The pros and cons of first home buyers using super now

Buying your first property today in a property market where prices are soaring, especially in Sydney is becoming increasingly difficult and frustrating for Australia’s first home buyers who also have to compete with property investors.

So what can first home buyers do to get on the property ladder faster if their savings aren’t enough?

The Treasurer, Joe Hockey has recently suggested in order to help first home buyers purchase their first home they could use their superannuation savings as part of their house deposit and the Prime Minister Tony Abbott believes this is a “perfectly good and reasonable idea”.

With housing prices going through the roof with Sydney taking the lead with a 14.1 per cent growth rate last year, followed by Brisbane (6.1 per cent growth), it is easy to understand how first home buyers are struggling to save a deposit. The median house price in Sydney today is now crazily expensive at $895,000 which for many is impossible to achieve a deposit as every year house prices are constantly increasing and not relenting.

Savers are struggling to keep up, especially when interest rates are at one of their lowest at 2.25 per cent which is not doing any favours for those trying to save a deposit. With most properties requiring a 10% deposit, that is at least $80,000 - $90,000 deposit required for some Sydney properties that are close to the CBD.

Superannuation has been in place to save for retirement and all employees of working age must contribute to super, or their employers contribute this for them. By opening superannuation savings up to use to purchase housing, young people could actually see their savings wiped out if they are not careful.

So what are the pros and cons of young people being able to access their super early in order to purchase their first home?

Pros of accessing super early to purchase a home

  • Young people will have access to extra savings which they can use towards a deposit to buy their first home.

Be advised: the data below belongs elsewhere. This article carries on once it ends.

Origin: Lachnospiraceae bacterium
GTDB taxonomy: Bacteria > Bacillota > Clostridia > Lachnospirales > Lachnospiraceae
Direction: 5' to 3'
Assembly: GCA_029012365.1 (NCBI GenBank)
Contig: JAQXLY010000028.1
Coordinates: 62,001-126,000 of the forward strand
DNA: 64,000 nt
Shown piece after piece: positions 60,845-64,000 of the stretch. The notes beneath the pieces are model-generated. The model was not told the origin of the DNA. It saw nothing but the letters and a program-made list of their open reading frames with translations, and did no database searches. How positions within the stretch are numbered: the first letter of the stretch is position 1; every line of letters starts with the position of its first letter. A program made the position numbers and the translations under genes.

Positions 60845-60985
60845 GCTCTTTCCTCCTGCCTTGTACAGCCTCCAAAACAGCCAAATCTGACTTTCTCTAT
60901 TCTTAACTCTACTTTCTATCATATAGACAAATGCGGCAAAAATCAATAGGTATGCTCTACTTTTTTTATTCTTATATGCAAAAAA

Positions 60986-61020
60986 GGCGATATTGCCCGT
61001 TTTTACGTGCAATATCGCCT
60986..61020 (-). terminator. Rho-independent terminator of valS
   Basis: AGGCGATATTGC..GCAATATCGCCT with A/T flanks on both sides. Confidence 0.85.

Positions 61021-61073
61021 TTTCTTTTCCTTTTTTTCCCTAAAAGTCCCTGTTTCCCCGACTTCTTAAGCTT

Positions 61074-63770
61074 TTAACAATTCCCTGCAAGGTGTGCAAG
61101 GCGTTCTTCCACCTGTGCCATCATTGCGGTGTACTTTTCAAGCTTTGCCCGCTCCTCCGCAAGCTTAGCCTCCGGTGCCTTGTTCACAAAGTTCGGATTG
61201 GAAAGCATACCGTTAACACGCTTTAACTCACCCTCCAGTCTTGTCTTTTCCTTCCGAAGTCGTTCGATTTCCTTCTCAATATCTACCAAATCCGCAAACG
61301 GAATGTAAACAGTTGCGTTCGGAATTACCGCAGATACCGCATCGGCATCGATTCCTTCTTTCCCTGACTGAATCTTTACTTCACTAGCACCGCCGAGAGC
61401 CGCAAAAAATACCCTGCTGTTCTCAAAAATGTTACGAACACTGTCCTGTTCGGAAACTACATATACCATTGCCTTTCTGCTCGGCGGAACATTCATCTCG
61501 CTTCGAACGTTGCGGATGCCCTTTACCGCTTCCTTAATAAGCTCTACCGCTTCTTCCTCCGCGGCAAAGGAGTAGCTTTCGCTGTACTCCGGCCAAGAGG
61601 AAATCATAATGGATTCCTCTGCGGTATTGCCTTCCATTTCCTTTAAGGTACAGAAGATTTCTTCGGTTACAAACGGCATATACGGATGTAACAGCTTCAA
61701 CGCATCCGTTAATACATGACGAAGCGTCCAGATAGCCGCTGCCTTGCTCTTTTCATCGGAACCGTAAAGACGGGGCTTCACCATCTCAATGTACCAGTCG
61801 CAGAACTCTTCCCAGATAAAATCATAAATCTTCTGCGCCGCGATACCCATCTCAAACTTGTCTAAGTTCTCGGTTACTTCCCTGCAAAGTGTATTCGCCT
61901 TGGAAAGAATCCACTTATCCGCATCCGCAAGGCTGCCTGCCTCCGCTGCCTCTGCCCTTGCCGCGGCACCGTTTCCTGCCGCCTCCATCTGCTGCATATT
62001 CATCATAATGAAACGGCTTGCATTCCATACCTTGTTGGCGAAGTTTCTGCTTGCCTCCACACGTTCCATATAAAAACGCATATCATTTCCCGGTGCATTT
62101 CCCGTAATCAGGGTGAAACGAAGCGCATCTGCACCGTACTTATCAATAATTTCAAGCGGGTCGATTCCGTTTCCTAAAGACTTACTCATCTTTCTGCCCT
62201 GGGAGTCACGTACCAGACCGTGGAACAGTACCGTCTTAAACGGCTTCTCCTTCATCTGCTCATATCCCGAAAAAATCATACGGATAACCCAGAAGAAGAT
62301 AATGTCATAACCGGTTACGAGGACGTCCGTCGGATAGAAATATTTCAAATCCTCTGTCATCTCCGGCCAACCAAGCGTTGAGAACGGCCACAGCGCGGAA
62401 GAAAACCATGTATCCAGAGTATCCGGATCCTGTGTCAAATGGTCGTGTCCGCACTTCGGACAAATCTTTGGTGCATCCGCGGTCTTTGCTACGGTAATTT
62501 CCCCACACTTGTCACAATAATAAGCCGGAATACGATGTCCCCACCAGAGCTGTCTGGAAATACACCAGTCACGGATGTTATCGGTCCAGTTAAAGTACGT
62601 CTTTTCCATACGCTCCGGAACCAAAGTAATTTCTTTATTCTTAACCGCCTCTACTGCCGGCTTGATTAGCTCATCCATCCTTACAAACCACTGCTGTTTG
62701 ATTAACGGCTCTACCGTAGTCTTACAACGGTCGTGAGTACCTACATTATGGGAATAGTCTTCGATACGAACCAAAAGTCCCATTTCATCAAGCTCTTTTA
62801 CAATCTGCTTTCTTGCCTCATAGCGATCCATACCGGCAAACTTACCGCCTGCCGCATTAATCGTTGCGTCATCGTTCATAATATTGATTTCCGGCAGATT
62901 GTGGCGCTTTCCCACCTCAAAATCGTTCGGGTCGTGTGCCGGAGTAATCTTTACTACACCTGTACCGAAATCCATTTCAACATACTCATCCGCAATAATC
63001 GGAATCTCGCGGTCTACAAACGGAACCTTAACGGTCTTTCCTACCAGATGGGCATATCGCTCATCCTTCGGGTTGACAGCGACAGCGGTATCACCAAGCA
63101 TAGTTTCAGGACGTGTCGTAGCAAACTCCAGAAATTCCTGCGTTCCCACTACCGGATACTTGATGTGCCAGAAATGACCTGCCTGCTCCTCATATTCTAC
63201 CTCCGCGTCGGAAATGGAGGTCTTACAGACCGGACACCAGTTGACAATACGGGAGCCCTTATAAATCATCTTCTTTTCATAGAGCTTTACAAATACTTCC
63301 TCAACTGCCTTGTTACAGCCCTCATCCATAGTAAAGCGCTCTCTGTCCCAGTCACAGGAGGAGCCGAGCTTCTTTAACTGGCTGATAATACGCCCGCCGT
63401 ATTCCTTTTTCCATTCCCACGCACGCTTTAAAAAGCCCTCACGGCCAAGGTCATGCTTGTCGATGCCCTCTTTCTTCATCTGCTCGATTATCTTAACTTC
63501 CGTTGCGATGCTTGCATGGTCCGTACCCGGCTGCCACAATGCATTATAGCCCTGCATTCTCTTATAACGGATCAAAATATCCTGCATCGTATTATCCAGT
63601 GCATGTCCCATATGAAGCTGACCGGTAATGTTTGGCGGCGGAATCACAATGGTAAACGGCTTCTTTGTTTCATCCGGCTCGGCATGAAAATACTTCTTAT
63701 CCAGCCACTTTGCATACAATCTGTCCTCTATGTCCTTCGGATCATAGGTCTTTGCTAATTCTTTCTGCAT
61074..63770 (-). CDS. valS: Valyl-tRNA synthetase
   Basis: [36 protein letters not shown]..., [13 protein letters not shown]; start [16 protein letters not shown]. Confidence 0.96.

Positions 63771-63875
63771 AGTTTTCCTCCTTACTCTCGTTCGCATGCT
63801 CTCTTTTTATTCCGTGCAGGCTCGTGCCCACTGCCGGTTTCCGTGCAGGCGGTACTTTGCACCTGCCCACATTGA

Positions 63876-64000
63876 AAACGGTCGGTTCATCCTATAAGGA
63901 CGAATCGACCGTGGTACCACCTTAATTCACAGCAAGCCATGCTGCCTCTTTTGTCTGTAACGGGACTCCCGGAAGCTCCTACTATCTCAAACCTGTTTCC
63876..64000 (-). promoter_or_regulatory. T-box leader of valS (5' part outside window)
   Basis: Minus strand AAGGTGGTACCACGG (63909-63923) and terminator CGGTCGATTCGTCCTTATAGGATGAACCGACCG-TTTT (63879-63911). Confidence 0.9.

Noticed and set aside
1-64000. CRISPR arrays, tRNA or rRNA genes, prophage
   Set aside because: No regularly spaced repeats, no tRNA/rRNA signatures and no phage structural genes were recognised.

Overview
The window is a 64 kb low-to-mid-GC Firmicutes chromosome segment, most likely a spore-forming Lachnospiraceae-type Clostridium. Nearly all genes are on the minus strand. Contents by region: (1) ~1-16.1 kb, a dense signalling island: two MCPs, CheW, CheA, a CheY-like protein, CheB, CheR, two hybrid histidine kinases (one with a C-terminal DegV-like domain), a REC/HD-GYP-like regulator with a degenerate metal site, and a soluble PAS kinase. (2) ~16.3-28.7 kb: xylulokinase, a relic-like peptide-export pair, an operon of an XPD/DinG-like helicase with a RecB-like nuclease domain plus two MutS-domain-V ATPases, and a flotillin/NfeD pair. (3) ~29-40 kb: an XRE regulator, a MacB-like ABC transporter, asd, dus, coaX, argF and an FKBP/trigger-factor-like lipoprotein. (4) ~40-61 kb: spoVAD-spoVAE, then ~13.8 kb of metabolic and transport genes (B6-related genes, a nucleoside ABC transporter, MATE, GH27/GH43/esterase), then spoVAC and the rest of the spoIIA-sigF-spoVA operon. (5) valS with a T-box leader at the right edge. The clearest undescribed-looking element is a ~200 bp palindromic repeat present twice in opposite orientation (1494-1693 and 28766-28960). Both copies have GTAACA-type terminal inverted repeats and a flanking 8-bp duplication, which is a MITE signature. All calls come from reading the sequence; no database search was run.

• A house is a solid investment and over the long term it should increase in value, just like your superannuation savings would if left untouched.

Cons of accessing super early to purchase a home

  • With more people having access to superannuation savings, this will increase demand even though supply is low thereby pushing up housing prices even more.
  • Could damage and add pressure to retirement savings, as superannuation is there to encourage Australians to save for their retirement.
  • If used to buy a house in the wrong location, first home buyers could see their superannuation savings depleted and completely lost.
It is important to remember that you can buy property within a SMSF (Self Managed Super Fund), but there are many things to consider such as having a certain amount saved up already, and requiring a 30% deposit. People tend to buy within their SMSF once they have already purchased one or two properties, so this route does not suit FHBs.

In order for first home buyers to have a better chance of getting on the property ladder, the first thing that needs to happen is for the government to increase supply and make more housing available outside of the central urban areas to meet demand more effectively as currently new developments are not happening fast enough to meet the current demand.

So although opening up superannuation savings would provide first home buyers with the extra money required to produce a deposit, the government must first address the supply and demand issue that is just one of the many reasons stopping first home buyers being able to buy their first home.

Until then, first home buyers in Sydney will have to keep on saving and make sacrifices as well as looking at more affordable regions further out west and down south if they want to buy a home.
Published on 2nd of July 2015 by Marty Stanowich
Marty Stanowich
Marty Stanowich

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